I wrote this in response to the comment on Mother Earth News, about The Homesteaders of the Year (I'm one) not being self-sufficient and living off of their land....
I call our home an Urban Homestead to evoke the days when people traveled west, settled on a piece of land, and went to work to improve it, turning it into farmland. Was this always the best decision for the land? Probably not. Did they all remain on the land?—not at all. They moved to town, diversified their skills, became a community. So, Homesteading is not about self-sufficiency; it never really has been. It is about site repair, rooting in place, developing community. I like to think of our homestead as the center of a series on concentric rings, the permaculture concept of zones, where things most often used are the center, things less often needed further out.
Right here, at the center, is our home. Recipe box, fireplace, purring cats, reading nook, stove, each other—the things we use all day, every day. Around us are the herbs and greens for dinner, potatoes and onions, canned and dried fruit for breakfast, tools, bicycles, chickens, bees, and rabbit—daily interactions that may, in the middle of winter, require boots to reach. It is a densely planted, intensely worked1/10 of an acre, but that is not large enough for us to become self-sufficient, even if we wanted to. We cannot grow the wheat and beans, corn and barley, sunflower seeds and milk that we need for our daily calories—never mind the occasional orange, hunk of parmesan cheese, chocolate, and tea.
When we move out, we become part of the greater community. We just came back from the Fill Your Pantry event, where we bought wheat berries and oatmeal, four types of dried beans, flax seed and sweet onions to store in the basement. Combined with vegetables from our back yard, the CSA box, Sunbow farm, and the winter farmer’s market, Tillamook cheese, and milk from Monroe, they will form the backbone of our winter diet. We need to move outward for many other things as well. Someone else fixes my bike and our lawnmower; I buy my clothes from downtown stores; we eat dinner at local restaurants more often than we should, some weeks. My cat is known up and down the street for accosting people for patting. Others come in, as well. Homesteading is about having a tall orchard ladder that a friend borrows for apple picking and returns with a gallon of just pressed cider. It is the sound of someone else picking our figs into a large paper bag.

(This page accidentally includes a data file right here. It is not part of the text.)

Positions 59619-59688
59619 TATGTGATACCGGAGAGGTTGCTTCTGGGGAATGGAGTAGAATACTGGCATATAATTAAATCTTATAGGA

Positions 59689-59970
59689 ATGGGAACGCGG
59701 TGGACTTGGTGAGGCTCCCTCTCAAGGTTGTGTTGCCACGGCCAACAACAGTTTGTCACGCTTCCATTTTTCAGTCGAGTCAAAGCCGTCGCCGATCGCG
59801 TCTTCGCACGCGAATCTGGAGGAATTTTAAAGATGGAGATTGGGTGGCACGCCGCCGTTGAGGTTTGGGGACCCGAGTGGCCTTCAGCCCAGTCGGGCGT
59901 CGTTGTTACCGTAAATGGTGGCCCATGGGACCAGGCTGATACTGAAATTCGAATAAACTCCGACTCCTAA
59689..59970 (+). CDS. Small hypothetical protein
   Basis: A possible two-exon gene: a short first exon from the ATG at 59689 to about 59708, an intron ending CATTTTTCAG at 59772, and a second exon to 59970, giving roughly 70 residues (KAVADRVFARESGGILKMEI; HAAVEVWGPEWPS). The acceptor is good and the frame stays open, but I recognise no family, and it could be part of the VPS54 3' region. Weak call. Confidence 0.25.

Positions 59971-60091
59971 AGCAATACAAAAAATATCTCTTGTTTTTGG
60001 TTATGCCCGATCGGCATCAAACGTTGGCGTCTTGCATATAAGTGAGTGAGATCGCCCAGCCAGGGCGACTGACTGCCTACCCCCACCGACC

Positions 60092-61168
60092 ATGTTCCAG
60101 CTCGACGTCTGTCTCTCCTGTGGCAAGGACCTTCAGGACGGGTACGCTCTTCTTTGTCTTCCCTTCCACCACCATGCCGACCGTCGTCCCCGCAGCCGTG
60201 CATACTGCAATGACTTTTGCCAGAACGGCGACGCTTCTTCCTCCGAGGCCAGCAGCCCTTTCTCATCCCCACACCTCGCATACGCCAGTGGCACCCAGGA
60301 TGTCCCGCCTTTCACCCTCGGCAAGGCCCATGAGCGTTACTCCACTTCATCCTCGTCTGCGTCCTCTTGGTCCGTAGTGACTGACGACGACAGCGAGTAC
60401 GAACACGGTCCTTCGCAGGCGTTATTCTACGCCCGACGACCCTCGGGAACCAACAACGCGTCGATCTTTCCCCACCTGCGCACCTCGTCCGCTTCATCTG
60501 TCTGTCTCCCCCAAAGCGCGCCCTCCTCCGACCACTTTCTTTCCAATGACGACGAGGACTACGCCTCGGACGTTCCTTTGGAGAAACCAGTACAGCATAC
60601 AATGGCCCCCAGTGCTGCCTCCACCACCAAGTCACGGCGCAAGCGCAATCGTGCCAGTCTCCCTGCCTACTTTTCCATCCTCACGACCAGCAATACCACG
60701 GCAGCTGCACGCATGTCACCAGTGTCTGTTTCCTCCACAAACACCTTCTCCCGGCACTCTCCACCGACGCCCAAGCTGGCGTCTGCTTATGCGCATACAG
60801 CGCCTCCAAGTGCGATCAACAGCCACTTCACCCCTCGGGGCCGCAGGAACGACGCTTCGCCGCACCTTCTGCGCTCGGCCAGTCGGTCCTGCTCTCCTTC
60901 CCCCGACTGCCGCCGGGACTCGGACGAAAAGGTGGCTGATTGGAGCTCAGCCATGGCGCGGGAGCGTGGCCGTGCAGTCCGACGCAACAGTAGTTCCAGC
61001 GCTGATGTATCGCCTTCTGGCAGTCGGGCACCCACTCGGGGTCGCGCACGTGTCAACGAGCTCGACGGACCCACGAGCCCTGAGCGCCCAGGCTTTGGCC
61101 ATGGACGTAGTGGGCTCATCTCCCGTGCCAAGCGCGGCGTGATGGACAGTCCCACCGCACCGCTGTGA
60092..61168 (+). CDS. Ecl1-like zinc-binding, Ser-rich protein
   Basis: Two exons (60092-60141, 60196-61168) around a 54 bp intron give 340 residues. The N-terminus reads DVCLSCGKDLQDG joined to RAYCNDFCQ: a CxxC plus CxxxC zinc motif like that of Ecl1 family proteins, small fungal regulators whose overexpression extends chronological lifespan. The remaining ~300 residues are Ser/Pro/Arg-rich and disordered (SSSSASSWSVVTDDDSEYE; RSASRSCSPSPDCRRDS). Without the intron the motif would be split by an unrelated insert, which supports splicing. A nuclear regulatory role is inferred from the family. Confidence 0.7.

We reach out to others for community support; knowing that Sandy down the street is going to call in the party at the townhouses on Thursday night gives me a feeling of safety and connection. When we go to a lecture or concert, Mark scans the crowd and reports on the people he knows. I am always running into someone’s mother—although they don’t always admit it right away. As winter comes on, this ring pulls in closer through potlucks and craft nights, rituals and long winter walks in the damp woods.
Homesteading is also about protecting your place, not just by farming carefully, but also against outside forces. We do this when we testify to City Council and work on committees, listen to others outside of our own neighborhoods to gain perspective, form groups to defend our town from outside development. You can’t close the door on a small homestead; what happens around you hits too close to home (literally, sometimes).
We are also deeply rooted in this place, this greater bio-region known as the Pacific Northwest. Over the years, it has become home for us—Mark comes from Tennessee, I am from New Hampshire. We have learned the wildflowers; we know where to find
Fawn Lilies in the spring and plump blackberries in September. We hike in the mountains and along the coast. We understand the patterns of the weather. This is all part of homesteading—the Cascades are part of our outermost circle, even though Mary’s Peak, our local mountain, tells me when to plant my beans every spring (not before the snow has melted!).
So, we are homesteading. We have planted ourselves, literally and metaphorically, in this place that we have, in Adrienne Rich’s words “come to love.” And I think that is the real nature of homesteading— knowing your place.
XVII (from ”Twenty-One Love Poems”)
No one’s fated or doomed to love anyone.
The accidents happen, we’re not heroines,
they happen in our lives like car crashes,
books that change us, neighborhoods
we move into and come to love.
Tristan und Isolde is scarcely the story,
women at least should know the difference
between love and death. No poison cup,
no penance. Merely a notion that the tape-recorder
should have caught some ghost of us: that tape-recorder
not merely played but should have listened to us,
and could instruct those after us:
this we were, this is how we tried to love,
and these are the forces they had ranged against us,
and these are the forces we had ranged within us,
within us and against us, against us and within us.